Australian Open matches could be suspended if air quality is too bad, organisers said after Melbourne reached “very unhealthy” levels amid bushfires.
Fires in Australia have killed at least 24 people since September and millions of hectares of land have been scorched.
“Assessing the likelihood of smoke-induced interruptions is a bit like how we treat heat and rain,” tournament director Craig Tiley said.
“The health of players, fans and staff is a priority at all times.”
Visibility in Melbourne, which hosts the opening Grand Slam of the year this month, is less than 1km (0.62 miles) in some parts of the city and surrounding areas, according to Victoria’s Bureau of Meteorology.
The air quality index in the city reached 213 on Monday, with a reading above 200 considered “very unhealthy”.
Qualifying for the Australian Open begins on Tuesday, 14 January, with the main draw starting on 20 January.
“We have experts who analyse all available live data as specific to our sites as possible and consult regularly with tournament officials and, in the case of heat and smoke, medical experts,” Tiley added.
“We have access to real-time monitoring of air quality at all of our venues and are working closely with medical personnel and local experts onsite to ensure we have the best possible information available to make any decisions regarding whether play should be halted at any point.”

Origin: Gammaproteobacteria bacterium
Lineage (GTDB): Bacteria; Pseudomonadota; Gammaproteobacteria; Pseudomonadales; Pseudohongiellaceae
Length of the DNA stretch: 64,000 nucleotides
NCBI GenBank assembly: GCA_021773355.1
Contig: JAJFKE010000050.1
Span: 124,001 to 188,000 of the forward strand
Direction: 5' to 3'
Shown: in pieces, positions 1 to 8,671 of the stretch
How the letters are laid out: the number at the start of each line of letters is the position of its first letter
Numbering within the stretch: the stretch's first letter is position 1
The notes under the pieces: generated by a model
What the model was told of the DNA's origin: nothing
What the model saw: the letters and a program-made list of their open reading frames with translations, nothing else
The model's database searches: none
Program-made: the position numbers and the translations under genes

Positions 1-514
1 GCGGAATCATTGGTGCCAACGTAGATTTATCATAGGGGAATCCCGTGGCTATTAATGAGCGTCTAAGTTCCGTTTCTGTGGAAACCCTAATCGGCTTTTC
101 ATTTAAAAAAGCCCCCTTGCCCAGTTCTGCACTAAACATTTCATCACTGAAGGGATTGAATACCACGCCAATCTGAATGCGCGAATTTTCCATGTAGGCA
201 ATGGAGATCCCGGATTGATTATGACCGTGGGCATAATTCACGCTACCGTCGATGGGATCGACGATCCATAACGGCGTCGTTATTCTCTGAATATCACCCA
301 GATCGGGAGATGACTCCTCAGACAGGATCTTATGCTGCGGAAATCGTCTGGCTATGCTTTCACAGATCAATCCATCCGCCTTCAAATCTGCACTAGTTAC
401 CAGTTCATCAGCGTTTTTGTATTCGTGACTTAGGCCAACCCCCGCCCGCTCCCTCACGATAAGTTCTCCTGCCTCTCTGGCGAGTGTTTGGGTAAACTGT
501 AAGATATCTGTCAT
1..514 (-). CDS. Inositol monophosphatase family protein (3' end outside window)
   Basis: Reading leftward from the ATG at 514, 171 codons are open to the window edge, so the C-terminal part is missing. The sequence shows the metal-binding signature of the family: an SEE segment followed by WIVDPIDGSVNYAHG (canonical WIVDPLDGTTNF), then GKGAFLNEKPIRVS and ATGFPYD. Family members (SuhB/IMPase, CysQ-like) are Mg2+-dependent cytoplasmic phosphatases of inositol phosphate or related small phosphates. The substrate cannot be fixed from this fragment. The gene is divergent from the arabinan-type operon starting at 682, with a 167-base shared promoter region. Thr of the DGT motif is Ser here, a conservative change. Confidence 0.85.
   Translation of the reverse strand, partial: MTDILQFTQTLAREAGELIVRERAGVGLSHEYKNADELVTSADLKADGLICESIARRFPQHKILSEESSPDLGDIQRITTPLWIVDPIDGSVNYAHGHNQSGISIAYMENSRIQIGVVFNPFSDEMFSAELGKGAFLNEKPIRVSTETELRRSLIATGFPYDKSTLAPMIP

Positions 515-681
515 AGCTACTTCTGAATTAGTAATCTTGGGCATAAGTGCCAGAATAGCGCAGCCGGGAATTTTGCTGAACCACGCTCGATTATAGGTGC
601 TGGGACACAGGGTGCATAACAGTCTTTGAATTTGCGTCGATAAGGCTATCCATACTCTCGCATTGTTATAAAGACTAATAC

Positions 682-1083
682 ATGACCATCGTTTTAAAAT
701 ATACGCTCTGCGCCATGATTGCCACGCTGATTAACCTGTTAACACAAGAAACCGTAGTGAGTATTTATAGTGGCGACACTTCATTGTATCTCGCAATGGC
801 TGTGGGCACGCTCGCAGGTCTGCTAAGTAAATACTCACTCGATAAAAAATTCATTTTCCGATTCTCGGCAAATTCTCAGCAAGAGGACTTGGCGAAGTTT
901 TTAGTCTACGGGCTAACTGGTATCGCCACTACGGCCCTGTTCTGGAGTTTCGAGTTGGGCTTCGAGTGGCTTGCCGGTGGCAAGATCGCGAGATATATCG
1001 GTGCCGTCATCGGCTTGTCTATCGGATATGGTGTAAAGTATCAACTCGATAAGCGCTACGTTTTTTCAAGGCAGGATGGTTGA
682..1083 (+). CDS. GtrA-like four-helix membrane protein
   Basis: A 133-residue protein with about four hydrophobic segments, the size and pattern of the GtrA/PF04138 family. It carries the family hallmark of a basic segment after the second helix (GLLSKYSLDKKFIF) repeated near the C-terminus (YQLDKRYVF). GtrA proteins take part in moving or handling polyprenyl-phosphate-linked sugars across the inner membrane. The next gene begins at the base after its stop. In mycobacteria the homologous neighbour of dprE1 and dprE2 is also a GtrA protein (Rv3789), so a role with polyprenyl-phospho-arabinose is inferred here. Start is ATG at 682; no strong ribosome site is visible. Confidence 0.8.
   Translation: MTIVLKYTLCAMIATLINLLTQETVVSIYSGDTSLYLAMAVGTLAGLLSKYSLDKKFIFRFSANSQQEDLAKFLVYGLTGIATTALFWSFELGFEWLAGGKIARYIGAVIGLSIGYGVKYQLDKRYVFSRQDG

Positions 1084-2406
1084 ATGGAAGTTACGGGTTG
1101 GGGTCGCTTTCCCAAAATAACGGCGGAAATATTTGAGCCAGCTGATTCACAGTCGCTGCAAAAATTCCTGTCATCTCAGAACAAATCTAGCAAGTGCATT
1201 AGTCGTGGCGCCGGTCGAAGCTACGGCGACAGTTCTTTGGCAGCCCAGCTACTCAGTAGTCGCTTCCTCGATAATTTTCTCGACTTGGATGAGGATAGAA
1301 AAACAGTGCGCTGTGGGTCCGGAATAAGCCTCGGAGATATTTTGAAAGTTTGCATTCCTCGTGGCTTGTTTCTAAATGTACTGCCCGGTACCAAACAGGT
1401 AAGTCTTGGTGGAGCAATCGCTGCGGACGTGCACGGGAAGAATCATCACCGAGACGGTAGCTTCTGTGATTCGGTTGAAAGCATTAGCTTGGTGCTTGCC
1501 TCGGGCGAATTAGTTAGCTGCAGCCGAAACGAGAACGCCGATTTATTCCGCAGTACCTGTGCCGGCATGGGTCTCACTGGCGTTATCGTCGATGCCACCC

There have been no smoke-related interruptions so far at the ATP Cup, which is taking place in Sydney, Brisbane and Perth, but this week’s Canberra challenger event was relocated more than 450km away to Bendigo and some football and basketball matches have been cancelled.
Nick Kyrgios, Novak Djokovic and Ashleigh Barty have been among the tennis players who have pledged financial support to the relief fund.
Australian Open organisers also announced plans to raise money, including staging an “AO Rally for Relief” with a group of leading players and a music event.
“The inordinate loss of people, wildlife, stock, homes, schools and businesses is going to require an extraordinarily widespread effort to get these families and communities back on their feet,” Tiley said. “Our aim is for tennis to play a significant role where we can to help that recovery.”